The relationships and results produced by group fitness programs can keep members coming back to your health club.
Sweating together in group training sessions creates a bond among regular participants that will keep them coming back. Photo courtesy of KettleWorX.
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Member retention, which is one of the most critical elements in the success of a fitness facility, is not developed through machines or dumbbells. It happens through relationships and results—two things that can be developed through group fitness.
When members work out with a trainer or in a group setting, they develop a relationship and rapport with the trainer and other regular participants that make it far less likely for them to leave. People who sweat together in these classes build relationships because they are all struggling to meet a consistent goal—which is to get more fit. This camaraderie offers them peer encouragement to come back and do it again. And when people see the same faces of people who become friends in their class, that class becomes a part of those members’ routine.
Once the class becomes part of their routine, it becomes much harder for them to give it up. Unlike members who only use equipment at the club, the connection the group creates will keep people coming back week after week because it is not something they can purchase and simply do at home.
Just like everything else, people want options, so it is important to offer various group training formats because that increases a facility’s ability to attract additional members and retain current members.
One crucial aspect to support successful group training classes is offering classes that feature the most up-to-date training techniques and meet the demands of members. Today, people juggle full schedules and are crunched for time. They want workouts that give them the biggest benefit for the amount of time spent. Traditionally, workouts such as personal training, group training and group fitness lasted one hour. Now, fitness facilities are experiencing demand for shorter group training workouts and for classes that incorporate cardio and strength training because combining the two offers the potential to burn more calories in a shorter time frame.
For example, classes such as kettlebell training that feature three-dimensional movements (using total body movements rather than single plan isolation movements) are being used more in group training classes. This is because kettlebell exercise moves assimilate moves that people make every day and recruit more muscles for each exercise while strength training.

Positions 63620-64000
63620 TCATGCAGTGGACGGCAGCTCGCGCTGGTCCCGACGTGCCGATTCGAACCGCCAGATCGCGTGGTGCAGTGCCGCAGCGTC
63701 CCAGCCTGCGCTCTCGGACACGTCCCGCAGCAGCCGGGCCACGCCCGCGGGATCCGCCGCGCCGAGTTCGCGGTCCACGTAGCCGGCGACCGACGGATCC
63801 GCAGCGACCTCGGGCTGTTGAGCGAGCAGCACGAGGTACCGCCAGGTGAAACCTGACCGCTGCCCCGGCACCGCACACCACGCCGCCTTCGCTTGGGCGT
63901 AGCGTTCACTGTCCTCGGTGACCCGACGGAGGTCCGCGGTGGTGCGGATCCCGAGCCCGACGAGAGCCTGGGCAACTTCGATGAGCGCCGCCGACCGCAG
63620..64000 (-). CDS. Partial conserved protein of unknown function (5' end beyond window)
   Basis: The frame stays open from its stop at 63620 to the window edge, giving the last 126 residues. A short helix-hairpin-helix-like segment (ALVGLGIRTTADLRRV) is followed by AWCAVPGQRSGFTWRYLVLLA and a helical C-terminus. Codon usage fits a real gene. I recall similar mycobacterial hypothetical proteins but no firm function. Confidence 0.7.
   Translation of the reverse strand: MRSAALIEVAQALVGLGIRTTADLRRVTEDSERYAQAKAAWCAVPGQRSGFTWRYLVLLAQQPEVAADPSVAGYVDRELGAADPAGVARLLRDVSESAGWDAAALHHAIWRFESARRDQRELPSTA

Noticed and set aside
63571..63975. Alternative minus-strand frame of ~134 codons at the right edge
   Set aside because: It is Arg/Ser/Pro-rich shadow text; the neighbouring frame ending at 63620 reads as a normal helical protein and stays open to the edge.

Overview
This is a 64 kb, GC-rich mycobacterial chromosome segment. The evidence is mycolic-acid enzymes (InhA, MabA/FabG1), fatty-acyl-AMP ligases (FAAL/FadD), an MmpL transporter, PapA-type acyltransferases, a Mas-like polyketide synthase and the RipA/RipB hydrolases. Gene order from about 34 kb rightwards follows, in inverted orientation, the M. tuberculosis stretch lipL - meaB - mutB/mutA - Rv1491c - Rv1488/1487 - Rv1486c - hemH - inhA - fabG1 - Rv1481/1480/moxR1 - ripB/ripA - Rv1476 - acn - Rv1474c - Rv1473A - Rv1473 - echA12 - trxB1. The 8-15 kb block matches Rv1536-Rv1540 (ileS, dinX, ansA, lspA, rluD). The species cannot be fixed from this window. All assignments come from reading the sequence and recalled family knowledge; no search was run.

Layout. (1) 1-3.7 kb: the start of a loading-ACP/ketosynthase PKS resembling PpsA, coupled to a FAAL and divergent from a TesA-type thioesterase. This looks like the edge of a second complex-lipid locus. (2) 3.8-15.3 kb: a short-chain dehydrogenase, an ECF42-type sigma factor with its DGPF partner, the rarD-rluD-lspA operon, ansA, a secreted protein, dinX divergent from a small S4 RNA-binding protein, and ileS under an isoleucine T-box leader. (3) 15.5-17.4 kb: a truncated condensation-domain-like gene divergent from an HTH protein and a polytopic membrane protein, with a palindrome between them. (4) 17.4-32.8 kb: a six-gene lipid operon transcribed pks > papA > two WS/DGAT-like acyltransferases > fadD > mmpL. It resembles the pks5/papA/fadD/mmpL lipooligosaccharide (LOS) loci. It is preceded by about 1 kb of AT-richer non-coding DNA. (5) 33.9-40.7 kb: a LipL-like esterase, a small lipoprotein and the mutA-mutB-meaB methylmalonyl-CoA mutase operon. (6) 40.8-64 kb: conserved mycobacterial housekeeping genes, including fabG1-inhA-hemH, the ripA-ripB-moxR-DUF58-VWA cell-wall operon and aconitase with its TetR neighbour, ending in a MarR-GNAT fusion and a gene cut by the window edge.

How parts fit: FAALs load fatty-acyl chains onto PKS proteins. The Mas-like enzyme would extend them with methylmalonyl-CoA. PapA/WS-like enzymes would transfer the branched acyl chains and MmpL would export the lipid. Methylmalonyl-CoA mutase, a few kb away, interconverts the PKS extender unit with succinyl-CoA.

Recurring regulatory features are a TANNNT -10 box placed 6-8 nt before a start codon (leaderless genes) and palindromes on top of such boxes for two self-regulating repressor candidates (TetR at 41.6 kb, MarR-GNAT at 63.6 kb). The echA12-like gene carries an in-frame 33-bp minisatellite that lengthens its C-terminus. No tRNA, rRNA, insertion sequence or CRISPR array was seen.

Also, classes that use compound exercises (training several muscles at once) again engage more muscles, causing the body to work harder during each exercise while simultaneously increasing the heart rate. This combination allows participants to get a full workout in half the time.
Gyms are seeing an increase in popularity in group training classes that feature plyometric movements or moves that incorporate strength training and cardio because they have the ability to deliver intense workouts in a condensed amount of time.
Another crucial element to creating a successful group training program and creating bonds that will retain members is hiring trainers with dynamic and engaging personalities to lead your group training programs. For successful workouts and programs that retain members, instructors must have outgoing personalities and must be passionate about their training programs. Instructors that engage participants create a relationship with them that helps retain them.
The next step is ensuring that trainers and group leaders know the proper technique before teaching a class to ensure the safety of all members. Then, you need to get people to try the class. If the training techniques are sound and the trainer has an engaging, fun and motivating demeanor, the rest should take care of itself.
Laura Wilson, elite trainer and director of programming for KettleWorX, has been in the fitness industry for more than 12 years as an instructor, fitness manager, personal trainer and club owner. With a master’s in curriculum and instruction from Purdue University, she has developed freestyle programming and pre-choreography and designed and structured fitness programs at the club level. Wilson currently owns and operates Kiwi Fitness in Indianapolis. For more information on KettleWorX group training programs and how to secure KettleWorX in your facility, visit KettleWorX.com.